By Andrew Barr
It has been confirmed that UK Culture Secretary Jeremy Hunt was in direct contact with James Murdoch on the day he took over quasi-judicial responsibility for the News Corporation BSkyB takeover bid.
The Leveson Inquiry heard that only hours before Mr Hunt was asked to oversee News Corporation’s bid for BSkyB , he had sent a congratulatory text to News Corp executive James Murdoch.
The culture secretary told the Inquiry that he was “sympathetic” of the Murdoch bid, but that he would “hesitate slightly on the word supportive”.
Downing Street has refused to refer Mr Hunt’s case to the adviser on the ministerial code, and have said that they believed he had acted properly in his dealings with News Corp.
On the 3rd of March 2011, when Jeremy Hunt announced he was “minded” to approve News Corp’s bid, he received a text from James Murdoch which read: “Big few days. Well played JRM.”
“Thanks think we got right solution!” replied Mr Hunt.
Later that month, when Mr Hunt heard that James Murdoch had been promoted to News Corp deputy chief operating officer and would therefore be relocating to New York, Hunt texted: “Many congratulations on the promotion although I am sure u will really miss Ofcom in NY! Jeremy”.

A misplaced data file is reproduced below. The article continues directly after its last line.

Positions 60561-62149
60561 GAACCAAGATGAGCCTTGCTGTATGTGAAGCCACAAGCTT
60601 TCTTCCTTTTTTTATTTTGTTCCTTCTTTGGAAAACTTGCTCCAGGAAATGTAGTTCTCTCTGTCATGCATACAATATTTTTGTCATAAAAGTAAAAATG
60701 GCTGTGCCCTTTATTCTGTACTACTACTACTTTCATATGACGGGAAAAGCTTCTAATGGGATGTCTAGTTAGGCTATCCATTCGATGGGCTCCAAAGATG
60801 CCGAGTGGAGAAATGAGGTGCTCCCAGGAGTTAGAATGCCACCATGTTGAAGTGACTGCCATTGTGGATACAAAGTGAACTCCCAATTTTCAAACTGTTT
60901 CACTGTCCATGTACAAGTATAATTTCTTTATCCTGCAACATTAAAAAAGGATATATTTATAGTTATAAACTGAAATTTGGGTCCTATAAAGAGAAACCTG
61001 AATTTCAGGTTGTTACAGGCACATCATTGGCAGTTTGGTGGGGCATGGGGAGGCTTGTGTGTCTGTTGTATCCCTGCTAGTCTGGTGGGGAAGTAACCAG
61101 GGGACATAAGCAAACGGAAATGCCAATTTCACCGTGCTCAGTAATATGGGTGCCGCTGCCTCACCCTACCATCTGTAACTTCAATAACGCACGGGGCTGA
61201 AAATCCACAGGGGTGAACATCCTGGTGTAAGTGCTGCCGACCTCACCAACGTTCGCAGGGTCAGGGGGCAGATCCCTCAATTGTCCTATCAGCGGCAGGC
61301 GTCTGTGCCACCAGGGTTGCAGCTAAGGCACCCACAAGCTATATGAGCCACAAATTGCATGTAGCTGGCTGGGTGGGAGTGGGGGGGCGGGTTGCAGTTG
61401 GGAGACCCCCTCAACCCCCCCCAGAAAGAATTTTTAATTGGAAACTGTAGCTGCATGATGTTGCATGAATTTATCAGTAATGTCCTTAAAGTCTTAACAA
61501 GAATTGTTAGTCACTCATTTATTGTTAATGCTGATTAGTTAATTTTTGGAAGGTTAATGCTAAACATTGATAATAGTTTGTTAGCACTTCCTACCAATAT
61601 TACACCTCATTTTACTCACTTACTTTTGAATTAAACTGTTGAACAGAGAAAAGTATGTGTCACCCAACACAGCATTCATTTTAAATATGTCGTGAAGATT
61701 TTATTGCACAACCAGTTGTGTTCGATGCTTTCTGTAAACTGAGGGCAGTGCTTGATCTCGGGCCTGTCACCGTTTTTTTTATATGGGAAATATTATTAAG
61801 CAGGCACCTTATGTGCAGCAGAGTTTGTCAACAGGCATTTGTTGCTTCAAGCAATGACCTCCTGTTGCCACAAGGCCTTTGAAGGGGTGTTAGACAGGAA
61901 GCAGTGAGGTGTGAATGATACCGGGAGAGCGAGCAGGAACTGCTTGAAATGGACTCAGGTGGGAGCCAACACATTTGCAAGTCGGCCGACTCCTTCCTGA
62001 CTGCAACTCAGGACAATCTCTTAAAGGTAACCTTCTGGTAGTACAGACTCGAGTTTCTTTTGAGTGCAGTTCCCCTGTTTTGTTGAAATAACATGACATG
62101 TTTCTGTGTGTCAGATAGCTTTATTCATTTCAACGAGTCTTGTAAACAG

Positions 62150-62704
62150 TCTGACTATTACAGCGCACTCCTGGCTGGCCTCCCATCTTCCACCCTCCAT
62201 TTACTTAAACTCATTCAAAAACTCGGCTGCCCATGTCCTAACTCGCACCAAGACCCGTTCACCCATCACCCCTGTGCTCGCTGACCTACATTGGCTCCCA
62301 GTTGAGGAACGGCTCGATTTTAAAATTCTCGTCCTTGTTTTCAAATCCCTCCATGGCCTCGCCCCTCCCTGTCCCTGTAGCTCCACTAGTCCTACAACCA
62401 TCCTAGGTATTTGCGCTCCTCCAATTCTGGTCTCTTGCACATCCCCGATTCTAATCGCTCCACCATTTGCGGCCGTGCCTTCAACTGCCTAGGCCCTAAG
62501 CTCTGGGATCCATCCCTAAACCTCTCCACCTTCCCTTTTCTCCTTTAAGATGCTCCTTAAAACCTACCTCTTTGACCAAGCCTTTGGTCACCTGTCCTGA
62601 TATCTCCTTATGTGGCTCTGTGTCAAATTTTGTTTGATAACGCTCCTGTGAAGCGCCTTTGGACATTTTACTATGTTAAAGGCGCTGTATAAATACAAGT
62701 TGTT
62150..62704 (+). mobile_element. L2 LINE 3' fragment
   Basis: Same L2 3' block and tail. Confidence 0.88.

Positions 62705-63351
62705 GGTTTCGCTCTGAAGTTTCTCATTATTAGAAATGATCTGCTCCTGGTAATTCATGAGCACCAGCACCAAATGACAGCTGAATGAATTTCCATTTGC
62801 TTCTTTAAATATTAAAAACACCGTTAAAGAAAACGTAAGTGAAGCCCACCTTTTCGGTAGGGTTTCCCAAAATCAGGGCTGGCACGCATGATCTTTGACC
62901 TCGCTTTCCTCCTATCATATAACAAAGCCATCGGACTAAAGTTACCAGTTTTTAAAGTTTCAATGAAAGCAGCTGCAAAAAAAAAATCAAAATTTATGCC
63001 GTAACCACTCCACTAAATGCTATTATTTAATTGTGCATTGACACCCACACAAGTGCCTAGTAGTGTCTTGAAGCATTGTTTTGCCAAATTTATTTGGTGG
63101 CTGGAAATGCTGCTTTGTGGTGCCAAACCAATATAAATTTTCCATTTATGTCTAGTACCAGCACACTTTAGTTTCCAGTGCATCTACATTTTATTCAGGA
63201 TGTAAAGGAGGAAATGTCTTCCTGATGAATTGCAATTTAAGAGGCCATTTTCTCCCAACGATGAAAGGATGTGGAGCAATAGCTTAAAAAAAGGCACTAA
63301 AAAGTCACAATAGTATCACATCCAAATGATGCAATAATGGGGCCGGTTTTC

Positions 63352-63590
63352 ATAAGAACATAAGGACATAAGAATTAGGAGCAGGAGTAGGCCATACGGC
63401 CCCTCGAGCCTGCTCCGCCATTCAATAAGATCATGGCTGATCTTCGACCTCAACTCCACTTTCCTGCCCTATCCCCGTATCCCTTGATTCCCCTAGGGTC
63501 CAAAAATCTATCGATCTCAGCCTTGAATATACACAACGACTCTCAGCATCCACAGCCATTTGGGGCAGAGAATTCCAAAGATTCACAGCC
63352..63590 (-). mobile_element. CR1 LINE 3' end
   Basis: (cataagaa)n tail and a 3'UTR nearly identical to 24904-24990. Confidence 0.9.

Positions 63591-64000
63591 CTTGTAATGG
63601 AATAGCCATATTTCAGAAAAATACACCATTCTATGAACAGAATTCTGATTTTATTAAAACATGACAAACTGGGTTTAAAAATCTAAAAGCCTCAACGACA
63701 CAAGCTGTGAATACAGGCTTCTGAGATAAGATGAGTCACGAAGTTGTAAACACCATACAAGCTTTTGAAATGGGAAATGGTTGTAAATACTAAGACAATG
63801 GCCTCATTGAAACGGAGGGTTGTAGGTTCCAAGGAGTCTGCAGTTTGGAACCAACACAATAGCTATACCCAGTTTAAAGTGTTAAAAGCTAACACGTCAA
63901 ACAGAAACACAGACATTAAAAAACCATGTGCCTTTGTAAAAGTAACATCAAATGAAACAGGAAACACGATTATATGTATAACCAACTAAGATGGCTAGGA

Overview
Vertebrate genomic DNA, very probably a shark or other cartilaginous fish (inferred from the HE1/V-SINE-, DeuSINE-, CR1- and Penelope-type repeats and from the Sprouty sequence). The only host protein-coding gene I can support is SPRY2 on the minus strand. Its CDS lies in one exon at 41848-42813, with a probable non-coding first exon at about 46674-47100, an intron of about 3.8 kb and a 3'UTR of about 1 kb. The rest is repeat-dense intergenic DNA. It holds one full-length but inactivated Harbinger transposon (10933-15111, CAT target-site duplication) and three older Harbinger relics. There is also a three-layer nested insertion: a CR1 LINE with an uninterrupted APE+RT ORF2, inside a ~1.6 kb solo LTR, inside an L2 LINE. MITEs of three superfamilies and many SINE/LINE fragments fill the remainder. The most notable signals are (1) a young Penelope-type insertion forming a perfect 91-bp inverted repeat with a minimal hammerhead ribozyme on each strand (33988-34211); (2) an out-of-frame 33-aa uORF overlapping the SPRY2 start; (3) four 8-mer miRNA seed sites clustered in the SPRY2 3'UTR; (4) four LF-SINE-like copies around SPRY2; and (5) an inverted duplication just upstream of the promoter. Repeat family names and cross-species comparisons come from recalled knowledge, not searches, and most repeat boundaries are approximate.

Murdoch replied: “Thanks Jeremy – sadly I fear they won’t see the back of me that easily! Hopefully we can move our other business forward soon so we can catch up properly. Best.”
Mr Hunt had been appointed to oversee the BSkyB bid in December 2010 after Vince Cable was removed from the position after claiming to have “declared war” on Rupert Murdoch.
The culture secretary said that he would not have sent a congratulatory text to Mr Murdoch which said “Great and congrats on Brussels. Just Ofcom to go” if he had known he would be given the position later that day.
The Leveson Inquiry heard that Mr Hunt had considered resigning but that it “wouldn’t be appropriate” for him to step down when the bid had been conducted “scrupulously fairly”. He said that with hindsight, he would probably avoid text messaging, and that his correspondence with Mr Murdoch was only “courteous”.
Mr Hunt’s political adviser, Adam Smith, had previously resigned his post after exchanging hundreds of emails and texts with News Corp lobbyist, Fred Michel, and admitting that the volume of correspondence was inappropriate.
Labour are now calling for the culture secretary himself to stand down, claiming he had misled the House of Commons and that he was in breach of the code for a lack of supervision over his adviser Mr Smith.
The culture secretary claimed not to have given any “express instructions” to Mr Smith about dealing with News Corp, but that he was regarded as a “point of contact” for correspondence.
For now at least it seems Jeremy Hunt’s position as the culture secretary and his place in government is withstanding the Leveson Inquiry.